Cygwin can be downloaded from http://www.cygwin.com for free. It includes a fairly sophisticated setup tool that allows you to select the desired tools and automatically tracks dependencies.

Unix and Linux Platforms

Looking at Processes and Memory
Most UNIX-like platforms provide the ps command to see which processes are running. The variations I use most are 'ps aux' and 'ps -ef'. You'll often need to pipe this output through grep to get it down to a useful list. DB2 processes mostly include 'db2' as part of the process name, so you can whittle it down to just the several hundred DB2 processes. Here is a sample section of output from the ps command:


UID        PID  PPID  C STIME TTY          TIME CMD
root      1720     1  0 Dec02 ?        00:00:00 /opt/IBM/db2/V8.1/bin/db2fmcd
root      4051     1  0 08:34 pts/1    00:00:00 db2wdog
db2inst1  4056  4051  0 08:35 pts/1    00:00:00 db2sysc
root      4057  4056  0 08:35 pts/1    00:00:00 db2ckpwd
root      4058  4056  0 08:35 pts/1    00:00:00 db2ckpwd
root      4059  4056  0 08:35 pts/1    00:00:00 db2ckpwd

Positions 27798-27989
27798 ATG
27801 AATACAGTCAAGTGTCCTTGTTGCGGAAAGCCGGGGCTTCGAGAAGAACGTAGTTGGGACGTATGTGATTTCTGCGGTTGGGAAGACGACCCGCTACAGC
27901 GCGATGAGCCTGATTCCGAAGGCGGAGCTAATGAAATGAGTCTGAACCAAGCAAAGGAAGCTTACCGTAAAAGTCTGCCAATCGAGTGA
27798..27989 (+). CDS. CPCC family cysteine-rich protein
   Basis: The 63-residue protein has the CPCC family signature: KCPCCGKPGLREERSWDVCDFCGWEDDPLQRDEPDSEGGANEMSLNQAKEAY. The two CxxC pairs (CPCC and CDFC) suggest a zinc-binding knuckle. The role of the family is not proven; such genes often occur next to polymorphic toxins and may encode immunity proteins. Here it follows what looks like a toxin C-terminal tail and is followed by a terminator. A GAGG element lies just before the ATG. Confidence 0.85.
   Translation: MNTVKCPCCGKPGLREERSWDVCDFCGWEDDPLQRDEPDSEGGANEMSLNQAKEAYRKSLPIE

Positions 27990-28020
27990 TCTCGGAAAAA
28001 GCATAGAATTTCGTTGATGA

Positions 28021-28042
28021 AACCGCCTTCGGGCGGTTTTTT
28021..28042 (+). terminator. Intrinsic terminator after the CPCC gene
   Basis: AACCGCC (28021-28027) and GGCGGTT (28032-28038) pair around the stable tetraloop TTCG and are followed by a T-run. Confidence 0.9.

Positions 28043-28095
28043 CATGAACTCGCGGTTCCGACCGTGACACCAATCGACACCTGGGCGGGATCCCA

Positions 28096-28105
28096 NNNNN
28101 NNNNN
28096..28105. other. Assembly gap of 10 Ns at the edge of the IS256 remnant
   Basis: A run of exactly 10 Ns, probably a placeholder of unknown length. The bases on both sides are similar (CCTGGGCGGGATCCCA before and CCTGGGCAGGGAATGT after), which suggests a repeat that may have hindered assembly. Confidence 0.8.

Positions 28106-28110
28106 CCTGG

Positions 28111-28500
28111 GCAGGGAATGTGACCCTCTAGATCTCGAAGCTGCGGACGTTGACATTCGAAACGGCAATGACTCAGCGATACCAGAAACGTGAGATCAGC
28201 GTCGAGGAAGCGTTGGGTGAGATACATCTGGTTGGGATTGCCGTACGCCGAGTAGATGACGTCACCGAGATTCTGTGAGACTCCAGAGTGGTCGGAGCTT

root      4060  4056  0 08:35 pts/1    00:00:00 db2gds
db2inst1  4061  4056  0 08:35 pts/1    00:00:00 db2syslog
db2inst1  4062  4056  0 08:35 pts/1    00:00:00 db2ipccm
db2inst1  4063  4056  0 08:35 pts/1    00:00:00 db2tcpcm
db2inst1  4064  4056  0 08:35 pts/1    00:00:00 db2resync
db2inst1  4065  4060  0 08:35 pts/1    00:00:00 db2srvlst
jmaenpa   4156     1  2 08:36 pts/2    00:00:04 /home/db2inst1/sqllib/bin/db2bp 4089C1001 5
db2inst1  4157  4062  0 08:36 pts/1    00:00:00 db2agent (GDMS0401)
db2inst1  4160  4060  0 08:36 pts/1    00:00:00 db2loggr (GDMS0401)
db2inst1  4161  4060  0 08:36 pts/1    00:00:00 db2loggw (GDMS0401)
db2inst1  4162  4060  0 08:36 pts/1    00:00:00 db2dlock (GDMS0401)
db2inst1  4163  4060  0 08:36 pts/1    00:00:00 db2pfchr
db2inst1  4164  4060  0 08:36 pts/1    00:00:00 db2pfchr
db2inst1  4165  4060  0 08:36 pts/1    00:00:00 db2pfchr
db2inst1  4166  4060  0 08:36 pts/1    00:00:00 db2pclnr
db2inst1  4167  4060  0 08:36 pts/1    00:00:00 db2event (DB2DETAILDEADLOCK)
jmaenpa   4202  4089  1 08:37 pts/2    00:00:01 db2

As with windows, you can identify the individual components of DB2 that are using resources. If the DB2 prefetch engines (db2pfchr) or page cleaners (db2pclnr) are high resource users, then there may be a problem in the storage configuration of the database.